Nelson Mandela’s Captive Audience: My Hero, Page by Page

News of Nelson Mandela’s release dominated the radio broadcasts by the BBC and Voice of America on Feb. 11, 1990. I felt I understood why he had resisted so long, because in Burma, as in South Africa at the time Mr. Mandela was in jail, the majority of people were struggling to make their voices heard. Within three months, the military junta would refuse to recognize the results of our national election — and I would be locked up in Rangoon’s Insein Prison for leading a demonstration.

Released in 1993, I was sent to prison again in 1994. It was during my second sentence that I managed to read a magazine article describing Mr. Mandela’s autobiography, “Long Walk to Freedom.” Single pages of this article were smuggled into the prison over a period of weeks, and I pieced them together from tightly folded scraps. But the story was worth the trouble: Mr. Mandela’s refusal to give up his principles, during more than 27 years in jail, was an inspiration to me and all the other political activists in Insein. “Nelson Mandela is the black power from South Africa, he can overcome 27 years of darkness,” went the refrain of a song that one of my fellow prisoners composed, a song we used to sing to keep up our spirits.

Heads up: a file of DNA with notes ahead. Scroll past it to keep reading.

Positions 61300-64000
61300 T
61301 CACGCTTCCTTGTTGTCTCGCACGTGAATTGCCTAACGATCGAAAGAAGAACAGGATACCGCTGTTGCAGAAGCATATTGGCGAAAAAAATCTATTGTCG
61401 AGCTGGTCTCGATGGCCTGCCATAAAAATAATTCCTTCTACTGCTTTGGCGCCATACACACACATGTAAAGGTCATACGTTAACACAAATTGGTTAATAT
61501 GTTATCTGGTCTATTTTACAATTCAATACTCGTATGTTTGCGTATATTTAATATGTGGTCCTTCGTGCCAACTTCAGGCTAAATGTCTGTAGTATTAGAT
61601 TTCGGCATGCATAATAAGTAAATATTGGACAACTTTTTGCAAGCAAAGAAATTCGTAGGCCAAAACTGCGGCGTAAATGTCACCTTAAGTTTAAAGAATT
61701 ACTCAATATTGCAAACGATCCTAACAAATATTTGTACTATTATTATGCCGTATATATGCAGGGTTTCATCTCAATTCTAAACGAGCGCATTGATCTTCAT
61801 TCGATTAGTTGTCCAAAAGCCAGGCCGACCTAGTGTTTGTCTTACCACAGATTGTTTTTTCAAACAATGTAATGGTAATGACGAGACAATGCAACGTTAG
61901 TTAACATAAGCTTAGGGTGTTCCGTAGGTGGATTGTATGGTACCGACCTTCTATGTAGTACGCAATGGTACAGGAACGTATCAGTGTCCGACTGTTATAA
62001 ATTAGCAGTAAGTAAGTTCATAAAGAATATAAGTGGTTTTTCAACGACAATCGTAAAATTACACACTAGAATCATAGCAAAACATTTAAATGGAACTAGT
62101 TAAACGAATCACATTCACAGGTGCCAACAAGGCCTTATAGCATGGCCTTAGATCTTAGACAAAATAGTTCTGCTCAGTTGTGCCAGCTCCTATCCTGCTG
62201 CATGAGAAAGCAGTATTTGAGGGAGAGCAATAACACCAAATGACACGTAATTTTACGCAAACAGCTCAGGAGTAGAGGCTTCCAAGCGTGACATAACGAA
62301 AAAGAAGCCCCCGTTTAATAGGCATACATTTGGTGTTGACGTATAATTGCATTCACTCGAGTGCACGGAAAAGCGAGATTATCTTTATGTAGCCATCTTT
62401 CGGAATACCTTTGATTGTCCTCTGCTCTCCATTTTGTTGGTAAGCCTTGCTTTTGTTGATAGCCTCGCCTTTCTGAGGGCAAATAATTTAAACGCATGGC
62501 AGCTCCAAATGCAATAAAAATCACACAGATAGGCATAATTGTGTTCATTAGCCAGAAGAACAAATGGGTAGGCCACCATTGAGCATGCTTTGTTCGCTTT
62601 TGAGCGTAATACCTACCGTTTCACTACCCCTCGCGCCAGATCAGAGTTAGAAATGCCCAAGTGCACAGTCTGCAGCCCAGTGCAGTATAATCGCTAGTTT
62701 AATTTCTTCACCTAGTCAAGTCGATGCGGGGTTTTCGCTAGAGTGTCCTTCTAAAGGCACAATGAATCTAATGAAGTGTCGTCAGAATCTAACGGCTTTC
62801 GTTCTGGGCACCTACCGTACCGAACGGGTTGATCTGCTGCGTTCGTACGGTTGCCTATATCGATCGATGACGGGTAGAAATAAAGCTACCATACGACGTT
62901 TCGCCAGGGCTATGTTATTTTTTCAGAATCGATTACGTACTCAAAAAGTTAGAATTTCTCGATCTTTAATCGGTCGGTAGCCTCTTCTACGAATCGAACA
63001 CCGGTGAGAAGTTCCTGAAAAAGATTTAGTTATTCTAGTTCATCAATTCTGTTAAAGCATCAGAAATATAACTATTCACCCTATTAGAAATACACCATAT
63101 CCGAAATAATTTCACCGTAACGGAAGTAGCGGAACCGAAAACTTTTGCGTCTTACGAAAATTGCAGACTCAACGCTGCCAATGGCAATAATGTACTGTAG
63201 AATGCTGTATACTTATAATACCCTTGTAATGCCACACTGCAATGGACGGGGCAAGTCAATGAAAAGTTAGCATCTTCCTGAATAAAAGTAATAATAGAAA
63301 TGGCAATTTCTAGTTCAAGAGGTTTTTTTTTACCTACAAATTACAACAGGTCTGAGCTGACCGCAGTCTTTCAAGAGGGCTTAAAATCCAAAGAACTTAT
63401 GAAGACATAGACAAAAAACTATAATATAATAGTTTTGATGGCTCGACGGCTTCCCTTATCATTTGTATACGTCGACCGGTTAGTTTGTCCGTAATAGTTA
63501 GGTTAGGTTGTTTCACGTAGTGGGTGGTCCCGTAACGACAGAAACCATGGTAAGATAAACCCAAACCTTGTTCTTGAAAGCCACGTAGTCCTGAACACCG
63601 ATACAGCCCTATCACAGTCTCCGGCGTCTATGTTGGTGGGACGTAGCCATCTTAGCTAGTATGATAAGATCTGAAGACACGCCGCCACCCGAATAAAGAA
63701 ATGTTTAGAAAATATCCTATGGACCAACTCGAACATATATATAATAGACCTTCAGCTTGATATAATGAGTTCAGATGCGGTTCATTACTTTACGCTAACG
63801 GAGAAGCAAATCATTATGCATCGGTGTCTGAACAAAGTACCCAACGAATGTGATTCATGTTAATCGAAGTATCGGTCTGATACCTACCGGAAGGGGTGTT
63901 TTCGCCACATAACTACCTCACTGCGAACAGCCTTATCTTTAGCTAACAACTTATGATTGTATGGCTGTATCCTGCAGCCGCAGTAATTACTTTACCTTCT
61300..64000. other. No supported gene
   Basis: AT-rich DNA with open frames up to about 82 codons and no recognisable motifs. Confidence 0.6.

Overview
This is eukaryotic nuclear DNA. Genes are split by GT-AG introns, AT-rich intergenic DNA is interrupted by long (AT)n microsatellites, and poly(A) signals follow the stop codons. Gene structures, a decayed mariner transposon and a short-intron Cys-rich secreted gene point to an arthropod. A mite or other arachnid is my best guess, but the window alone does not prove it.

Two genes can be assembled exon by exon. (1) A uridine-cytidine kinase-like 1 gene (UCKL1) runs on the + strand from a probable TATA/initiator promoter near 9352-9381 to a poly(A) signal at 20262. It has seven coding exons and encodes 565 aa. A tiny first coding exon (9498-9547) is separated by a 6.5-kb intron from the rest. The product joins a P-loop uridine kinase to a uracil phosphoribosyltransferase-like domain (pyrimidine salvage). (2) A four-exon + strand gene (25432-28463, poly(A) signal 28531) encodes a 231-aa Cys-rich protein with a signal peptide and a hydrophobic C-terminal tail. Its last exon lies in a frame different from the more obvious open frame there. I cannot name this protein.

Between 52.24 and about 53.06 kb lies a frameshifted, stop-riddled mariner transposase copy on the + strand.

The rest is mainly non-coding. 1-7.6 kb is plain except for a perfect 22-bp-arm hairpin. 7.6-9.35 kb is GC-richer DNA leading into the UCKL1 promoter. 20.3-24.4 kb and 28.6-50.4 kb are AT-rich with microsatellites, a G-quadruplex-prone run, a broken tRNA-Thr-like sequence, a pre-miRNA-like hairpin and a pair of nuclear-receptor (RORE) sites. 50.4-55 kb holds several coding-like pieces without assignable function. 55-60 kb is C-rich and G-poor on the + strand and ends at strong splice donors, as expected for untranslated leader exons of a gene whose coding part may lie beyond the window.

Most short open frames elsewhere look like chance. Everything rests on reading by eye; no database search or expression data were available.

Mr. Mandela wrote that time drags in prison only if you are idle; if you organize, study and work, prison life can be very busy. But his situation seemed in some ways better than mine. He could study openly, whereas my friends and I could do so only clandestinely. We pleaded with the guards to allow it, but they told us we had to renounce political resistance first.

The Burmese authorities repeatedly pressured me to cooperate with them. But I held firm. In 1999, one year after my second prison term was finished, I escaped to Thailand — and right away got a copy of “Long Walk to Freedom.” “The challenge for every prisoner, particularly every political prisoner, is how to survive prison intact, how to emerge from prison undiminished, how to conserve and even replenish one’s beliefs,” Mr. Mandela wrote. “Prison is designed to break one’s spirit and destroy one’s resolve.”

For the Burmese people, the long walk toward a free society is not finished, but we are walking in the right direction, and we will arrive one day.

Ko Bo Kyi,who spent nearly eight years in prison in Burma before escaping to Thailand and co-founding the Assistance Association for Political Prisoners.